Thursday, July 10, 2008


When an elctrolyte is dissolved in water, it splits up into ions.

For example, sodium chloride is the solid state exists as a collection of positively charged sodium ions and negatively charged chloride ions. These are held together by strong electrostatic forces of attraction in the solid state. Due to these strong attractive forces, the ions do not move freely and therefore do not conduct electricity in the solid state.

Ionisation process: When such a compound (NaCl) is dissolved in water, a high dielectric constant of water cuts down the forces of attraction between the ions. As a result, the ions get separated and dissolve in water.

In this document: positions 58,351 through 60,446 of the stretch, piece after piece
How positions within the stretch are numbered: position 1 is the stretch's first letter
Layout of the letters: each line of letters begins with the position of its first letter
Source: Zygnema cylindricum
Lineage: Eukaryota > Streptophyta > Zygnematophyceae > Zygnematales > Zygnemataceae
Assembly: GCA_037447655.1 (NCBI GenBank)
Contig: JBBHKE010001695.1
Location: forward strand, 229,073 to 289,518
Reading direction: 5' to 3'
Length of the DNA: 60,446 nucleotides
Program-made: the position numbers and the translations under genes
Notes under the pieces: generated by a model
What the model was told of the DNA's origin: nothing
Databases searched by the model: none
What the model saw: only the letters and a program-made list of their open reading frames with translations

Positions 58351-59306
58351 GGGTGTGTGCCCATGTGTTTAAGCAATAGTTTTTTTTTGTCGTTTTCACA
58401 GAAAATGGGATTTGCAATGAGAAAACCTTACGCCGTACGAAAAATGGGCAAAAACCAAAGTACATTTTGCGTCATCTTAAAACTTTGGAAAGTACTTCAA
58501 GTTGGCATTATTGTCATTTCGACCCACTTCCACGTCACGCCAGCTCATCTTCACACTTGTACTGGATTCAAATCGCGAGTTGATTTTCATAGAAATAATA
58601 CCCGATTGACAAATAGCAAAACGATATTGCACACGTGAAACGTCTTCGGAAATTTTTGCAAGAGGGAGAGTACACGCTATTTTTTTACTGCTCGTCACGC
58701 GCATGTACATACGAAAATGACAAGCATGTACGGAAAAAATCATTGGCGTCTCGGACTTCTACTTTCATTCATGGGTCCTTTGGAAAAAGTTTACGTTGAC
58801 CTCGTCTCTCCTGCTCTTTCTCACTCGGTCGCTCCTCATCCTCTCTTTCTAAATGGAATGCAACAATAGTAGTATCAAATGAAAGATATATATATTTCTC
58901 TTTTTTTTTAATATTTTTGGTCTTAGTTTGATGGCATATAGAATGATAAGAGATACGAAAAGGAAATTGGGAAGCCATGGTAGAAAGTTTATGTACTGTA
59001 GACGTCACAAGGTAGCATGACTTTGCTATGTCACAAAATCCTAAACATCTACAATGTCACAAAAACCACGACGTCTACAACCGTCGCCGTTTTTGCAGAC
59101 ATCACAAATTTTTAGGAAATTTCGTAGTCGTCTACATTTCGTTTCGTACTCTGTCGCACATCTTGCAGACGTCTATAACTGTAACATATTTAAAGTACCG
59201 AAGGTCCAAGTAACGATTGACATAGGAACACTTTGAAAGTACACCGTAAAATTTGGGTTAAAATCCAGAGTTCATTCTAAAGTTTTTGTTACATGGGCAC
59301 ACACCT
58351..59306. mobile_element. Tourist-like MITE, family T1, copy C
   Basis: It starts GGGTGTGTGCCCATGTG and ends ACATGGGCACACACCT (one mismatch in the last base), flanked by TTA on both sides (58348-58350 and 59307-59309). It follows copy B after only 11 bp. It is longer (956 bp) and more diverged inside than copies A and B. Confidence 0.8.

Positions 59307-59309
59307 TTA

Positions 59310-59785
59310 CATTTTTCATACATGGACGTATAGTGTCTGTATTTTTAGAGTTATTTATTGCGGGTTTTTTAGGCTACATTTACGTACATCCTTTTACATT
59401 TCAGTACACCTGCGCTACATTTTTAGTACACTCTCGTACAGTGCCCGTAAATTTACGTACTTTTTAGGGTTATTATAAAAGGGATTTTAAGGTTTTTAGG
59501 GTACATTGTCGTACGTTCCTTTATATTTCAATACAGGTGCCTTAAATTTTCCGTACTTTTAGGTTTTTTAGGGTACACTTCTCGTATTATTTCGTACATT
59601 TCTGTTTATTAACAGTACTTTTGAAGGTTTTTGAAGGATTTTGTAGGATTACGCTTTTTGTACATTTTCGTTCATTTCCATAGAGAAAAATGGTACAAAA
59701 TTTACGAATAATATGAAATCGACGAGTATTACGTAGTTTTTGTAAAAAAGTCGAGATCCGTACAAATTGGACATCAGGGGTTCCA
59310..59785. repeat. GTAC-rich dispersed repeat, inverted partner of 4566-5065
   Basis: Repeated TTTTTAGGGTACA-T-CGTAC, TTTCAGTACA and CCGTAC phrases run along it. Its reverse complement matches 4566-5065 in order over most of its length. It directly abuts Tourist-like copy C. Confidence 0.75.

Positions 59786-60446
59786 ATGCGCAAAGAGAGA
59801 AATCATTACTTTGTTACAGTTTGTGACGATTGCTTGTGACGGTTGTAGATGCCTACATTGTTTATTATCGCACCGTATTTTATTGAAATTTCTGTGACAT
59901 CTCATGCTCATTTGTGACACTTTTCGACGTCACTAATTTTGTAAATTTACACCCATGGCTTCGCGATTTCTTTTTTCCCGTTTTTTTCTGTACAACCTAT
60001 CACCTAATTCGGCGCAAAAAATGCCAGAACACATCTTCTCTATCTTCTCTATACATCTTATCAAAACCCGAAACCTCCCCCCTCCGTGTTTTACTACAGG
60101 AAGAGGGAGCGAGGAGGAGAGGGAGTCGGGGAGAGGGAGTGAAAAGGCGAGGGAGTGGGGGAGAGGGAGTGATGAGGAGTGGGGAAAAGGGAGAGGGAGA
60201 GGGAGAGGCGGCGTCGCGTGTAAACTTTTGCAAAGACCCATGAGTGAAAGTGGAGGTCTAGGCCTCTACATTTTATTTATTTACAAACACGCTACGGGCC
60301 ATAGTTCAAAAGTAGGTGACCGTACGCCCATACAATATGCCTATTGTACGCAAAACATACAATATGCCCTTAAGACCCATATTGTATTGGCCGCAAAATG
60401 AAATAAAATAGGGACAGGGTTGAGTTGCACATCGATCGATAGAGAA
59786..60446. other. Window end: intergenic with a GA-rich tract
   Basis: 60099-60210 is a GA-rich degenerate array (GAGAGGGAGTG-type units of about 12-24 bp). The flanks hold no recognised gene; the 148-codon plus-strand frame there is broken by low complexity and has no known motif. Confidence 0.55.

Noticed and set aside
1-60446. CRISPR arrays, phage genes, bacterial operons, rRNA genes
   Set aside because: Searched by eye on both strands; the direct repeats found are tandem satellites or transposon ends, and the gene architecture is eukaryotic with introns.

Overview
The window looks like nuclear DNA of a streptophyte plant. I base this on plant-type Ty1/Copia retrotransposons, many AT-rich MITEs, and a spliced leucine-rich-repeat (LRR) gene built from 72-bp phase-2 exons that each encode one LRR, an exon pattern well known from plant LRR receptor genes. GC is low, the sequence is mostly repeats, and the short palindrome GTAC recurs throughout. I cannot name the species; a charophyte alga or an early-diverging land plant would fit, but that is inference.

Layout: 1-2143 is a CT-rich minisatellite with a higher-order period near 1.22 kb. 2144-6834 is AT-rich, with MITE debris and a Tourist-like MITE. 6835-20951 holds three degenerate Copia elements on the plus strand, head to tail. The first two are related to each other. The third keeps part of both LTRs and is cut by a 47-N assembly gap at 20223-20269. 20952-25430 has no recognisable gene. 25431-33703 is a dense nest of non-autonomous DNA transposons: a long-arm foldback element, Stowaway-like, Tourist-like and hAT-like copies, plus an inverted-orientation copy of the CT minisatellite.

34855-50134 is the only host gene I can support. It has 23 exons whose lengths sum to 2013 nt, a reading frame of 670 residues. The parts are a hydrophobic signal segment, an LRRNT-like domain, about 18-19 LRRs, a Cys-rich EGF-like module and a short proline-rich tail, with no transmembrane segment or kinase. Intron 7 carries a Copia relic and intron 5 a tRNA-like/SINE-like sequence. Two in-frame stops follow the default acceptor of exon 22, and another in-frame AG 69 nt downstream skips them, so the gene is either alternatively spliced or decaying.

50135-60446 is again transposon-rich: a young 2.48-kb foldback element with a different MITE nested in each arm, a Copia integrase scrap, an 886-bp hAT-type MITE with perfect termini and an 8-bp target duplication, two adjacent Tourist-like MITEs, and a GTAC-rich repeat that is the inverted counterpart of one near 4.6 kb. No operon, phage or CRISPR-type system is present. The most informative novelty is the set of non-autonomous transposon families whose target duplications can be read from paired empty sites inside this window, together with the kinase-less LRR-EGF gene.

The forces of attraction between oppositely charged ions are inversely proportional to the dielectric constant of the medium. The grreaer the dielectric constant, teh greater is the dissolving power of the solvent. The dielectric constant of water is 80 and therefore, these forces are reduced by a factor of 80 in aqueous solutions and ions become free to move.

(Topic: Ionic equilibrium)

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